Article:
First I will try to Azure AD register my device (SUNE-PC) which should still work.
Go to “Windows Settings” and click on “Accounts”

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Click on “Access work or school” and select “Connect”

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Enter your “email address” and click “Next”

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Click “OK”

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Click “Done”

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Success! - Managed by mddprov account. My device is now Azure AD registered.

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Let's try to Azure AD join my wife's device (ANNIE-PC) and confirm that it is now being blocked.
Go to “Windows Settings” - “Accounts” - “Access work or school” and select “Connect”

Click on “Join this device to Azure Active Directory” and click “Next”

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Enter your “email address” and click “Next”

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She will still be prompted to join the organization.
Click “Join”

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Oh, something went wrong. Awesome! - bye bye social media infected devices.

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But she will still be able to Azure AD register her devices, which is OK.

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Some might then ask - But what will happen if you configure your mail and forget to uncheck “Allow my organization to manage my device”? Well, let's test it… So as you can see in the below GIF it will only Azure AD register your device.
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If you are happy with just blocking all personally owned devices in Intune - read no further. But keep on reading if you want to know how to allow personally owned devices for trustworthy users (e.g. IT staff)



Allow personally owned devices for trustworthy users

Okay, so we have now successfully blocked all personally owned devices by default, mine included! But I want to allow myself to Azure AD join my devices (because I'm that trustworthy IT guy…)

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Go to https://endpoint.microsoft.com/
Click on “Groups” and then click “New group”

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Select “Security” as group type and give it a friendly group name and description (optional).
Select “Assigned” in membership type and select members. Click “Create”

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Here you can see properties and membership for my security group.

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Now that we have created a security group with my account added to it, we then need to create a new enrollment restriction policy that allow personally owned devices.

Click on “Devices” and select “Enrollment restrictions” from the “Policy” section.  
Click on “Create restriction” and select “Device type restriction”

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Give the policy a friendly name and description (optional)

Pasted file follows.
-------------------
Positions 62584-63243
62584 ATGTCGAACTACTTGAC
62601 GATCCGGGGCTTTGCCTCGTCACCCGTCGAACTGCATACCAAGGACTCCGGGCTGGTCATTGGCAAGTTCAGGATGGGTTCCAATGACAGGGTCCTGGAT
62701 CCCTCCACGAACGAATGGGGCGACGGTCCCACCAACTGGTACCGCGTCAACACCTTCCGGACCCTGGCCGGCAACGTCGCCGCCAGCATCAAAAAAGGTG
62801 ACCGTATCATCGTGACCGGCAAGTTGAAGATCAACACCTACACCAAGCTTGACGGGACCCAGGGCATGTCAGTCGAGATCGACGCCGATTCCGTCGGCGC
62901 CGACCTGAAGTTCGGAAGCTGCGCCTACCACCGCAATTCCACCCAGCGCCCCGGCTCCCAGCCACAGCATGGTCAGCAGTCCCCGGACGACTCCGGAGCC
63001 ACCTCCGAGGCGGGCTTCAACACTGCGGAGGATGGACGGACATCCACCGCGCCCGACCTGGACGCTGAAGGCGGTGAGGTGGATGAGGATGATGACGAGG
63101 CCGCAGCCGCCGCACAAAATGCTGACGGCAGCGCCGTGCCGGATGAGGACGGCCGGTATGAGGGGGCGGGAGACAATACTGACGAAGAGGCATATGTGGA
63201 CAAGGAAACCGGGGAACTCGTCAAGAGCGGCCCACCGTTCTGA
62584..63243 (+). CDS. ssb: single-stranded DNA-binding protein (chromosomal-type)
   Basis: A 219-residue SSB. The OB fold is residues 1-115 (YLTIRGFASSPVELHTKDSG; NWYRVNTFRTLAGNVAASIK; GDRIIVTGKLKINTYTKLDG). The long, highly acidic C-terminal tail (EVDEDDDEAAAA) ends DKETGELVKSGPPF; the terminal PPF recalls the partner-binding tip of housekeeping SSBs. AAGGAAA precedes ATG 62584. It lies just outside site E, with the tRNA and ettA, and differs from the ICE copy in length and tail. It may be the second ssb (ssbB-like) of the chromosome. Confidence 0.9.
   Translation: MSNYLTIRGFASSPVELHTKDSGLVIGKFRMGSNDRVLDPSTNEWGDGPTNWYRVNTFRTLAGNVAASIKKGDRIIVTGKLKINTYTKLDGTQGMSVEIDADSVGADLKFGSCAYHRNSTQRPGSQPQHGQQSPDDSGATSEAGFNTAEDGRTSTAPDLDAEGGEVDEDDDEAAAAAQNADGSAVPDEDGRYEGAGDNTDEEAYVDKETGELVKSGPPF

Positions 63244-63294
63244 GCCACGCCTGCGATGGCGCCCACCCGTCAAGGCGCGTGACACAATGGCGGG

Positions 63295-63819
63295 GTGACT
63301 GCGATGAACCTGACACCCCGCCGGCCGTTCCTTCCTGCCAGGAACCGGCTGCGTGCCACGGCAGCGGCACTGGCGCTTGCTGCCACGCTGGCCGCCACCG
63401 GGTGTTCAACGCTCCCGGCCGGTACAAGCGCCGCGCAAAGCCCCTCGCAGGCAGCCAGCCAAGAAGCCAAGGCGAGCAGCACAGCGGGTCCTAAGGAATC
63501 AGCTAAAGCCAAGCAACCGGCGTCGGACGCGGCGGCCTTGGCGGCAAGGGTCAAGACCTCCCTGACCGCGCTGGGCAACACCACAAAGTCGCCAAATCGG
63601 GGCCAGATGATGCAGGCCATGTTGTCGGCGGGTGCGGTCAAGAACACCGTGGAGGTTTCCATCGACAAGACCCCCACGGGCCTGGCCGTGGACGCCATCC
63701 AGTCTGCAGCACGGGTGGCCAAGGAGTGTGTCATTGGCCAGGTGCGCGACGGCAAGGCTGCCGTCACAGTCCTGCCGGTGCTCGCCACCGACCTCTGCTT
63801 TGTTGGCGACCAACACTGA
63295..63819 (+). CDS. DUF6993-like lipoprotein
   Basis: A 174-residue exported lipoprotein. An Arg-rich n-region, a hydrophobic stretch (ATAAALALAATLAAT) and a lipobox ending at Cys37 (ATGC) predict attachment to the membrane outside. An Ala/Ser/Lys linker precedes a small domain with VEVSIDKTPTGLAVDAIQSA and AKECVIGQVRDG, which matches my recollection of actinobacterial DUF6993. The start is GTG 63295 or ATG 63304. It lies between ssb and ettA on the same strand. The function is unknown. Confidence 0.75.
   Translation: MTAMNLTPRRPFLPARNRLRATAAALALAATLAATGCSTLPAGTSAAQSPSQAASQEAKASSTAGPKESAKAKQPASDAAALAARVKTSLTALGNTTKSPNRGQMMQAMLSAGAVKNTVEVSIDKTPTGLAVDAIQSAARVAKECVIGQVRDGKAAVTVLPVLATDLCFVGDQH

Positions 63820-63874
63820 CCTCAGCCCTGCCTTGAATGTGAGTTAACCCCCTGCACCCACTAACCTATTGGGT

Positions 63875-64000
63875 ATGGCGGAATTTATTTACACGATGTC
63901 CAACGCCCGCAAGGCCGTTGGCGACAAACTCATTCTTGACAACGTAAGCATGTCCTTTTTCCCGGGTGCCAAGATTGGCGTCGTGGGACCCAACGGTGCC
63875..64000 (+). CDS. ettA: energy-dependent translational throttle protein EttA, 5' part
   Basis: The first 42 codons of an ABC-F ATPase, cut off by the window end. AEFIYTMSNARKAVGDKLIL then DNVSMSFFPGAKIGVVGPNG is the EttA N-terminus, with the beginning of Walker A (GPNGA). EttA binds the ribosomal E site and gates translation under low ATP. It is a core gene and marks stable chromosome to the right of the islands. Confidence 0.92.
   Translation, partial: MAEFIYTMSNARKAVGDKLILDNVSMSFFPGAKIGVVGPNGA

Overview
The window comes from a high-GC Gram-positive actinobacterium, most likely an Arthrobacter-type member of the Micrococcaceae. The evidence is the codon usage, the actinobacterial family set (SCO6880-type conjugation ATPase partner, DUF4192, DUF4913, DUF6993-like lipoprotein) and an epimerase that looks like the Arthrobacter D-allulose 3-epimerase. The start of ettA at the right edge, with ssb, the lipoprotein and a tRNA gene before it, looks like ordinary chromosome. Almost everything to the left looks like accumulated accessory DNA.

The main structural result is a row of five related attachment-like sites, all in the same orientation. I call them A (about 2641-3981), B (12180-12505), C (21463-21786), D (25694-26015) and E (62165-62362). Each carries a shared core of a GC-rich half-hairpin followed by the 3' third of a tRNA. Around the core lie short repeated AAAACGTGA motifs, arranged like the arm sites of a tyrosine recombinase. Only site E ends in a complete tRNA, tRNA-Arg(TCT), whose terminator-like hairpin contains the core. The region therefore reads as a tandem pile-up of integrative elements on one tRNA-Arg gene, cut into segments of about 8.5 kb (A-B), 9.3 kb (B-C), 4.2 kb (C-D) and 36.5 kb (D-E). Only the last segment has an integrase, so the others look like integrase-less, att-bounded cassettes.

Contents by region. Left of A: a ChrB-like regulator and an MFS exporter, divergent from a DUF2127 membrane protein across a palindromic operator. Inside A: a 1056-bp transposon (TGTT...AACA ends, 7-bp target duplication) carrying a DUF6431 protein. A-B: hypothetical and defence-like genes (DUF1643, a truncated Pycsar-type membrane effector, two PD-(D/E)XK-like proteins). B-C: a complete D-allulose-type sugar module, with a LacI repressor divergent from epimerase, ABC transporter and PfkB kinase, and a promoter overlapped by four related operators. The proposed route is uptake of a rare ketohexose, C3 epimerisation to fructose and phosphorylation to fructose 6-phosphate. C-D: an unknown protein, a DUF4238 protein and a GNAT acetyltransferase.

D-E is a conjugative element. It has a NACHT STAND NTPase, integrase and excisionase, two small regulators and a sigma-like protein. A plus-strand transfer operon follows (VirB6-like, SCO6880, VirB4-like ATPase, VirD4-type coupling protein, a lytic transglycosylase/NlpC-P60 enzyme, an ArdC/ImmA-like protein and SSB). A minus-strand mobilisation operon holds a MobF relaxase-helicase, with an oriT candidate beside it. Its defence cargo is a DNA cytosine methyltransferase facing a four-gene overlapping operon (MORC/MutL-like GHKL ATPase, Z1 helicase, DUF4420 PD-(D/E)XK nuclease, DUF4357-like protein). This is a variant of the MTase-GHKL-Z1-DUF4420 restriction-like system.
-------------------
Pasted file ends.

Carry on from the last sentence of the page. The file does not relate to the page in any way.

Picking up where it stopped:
Click “Next”

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Block the “Android device administrator” platform like we did earlier in the default policy and click “Next”

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Click “Next”

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Add the newly created security group and click “Next”

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Click “Create”

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It is also possible to limit the amount of devices which can be enrolled by a user by simply click on “All Users” for the default policy or add a new policy for the newly created security group. By default this limit is set to 5 and the max is 15 devices.

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Let's switch back to my Windows 10 device (SUNE-PC) and confirm that I'm able join it to Azure AD.
Go to “Windows Settings” - “Accounts” - “Access work or school” and select “Connect”

Click on “Join this device to Azure Active Directory” and click “Next”

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Enter your “email address” and click “Next”

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Click “Join”

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Success! - Managed by OSDSune.Mindcorelab.

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In Azure AD we should see that Annie's device is Azure AD registered and my device is Azure AD joined and managed by Intune.

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And from Microsoft Endpoint Manager admin center we should see that Annie wasn't able to enroll her device as personal.

Go to https://endpoint.microsoft.com/
Click on “Home” and select “Device enrollment”

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We can also confirm the result by running this command line locally on the devices.
dsregcmd /status

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Summary

That's it folks. Now you know how to block personally owned Windows devices in Intune, but still allow a few trustworthy users to enroll (Azure AD join) their devices. I've explained a few important information's and shown you how to confirm and check the results.

Happy testing!

If you have any questions regarding this topic, feel free to reach out to us.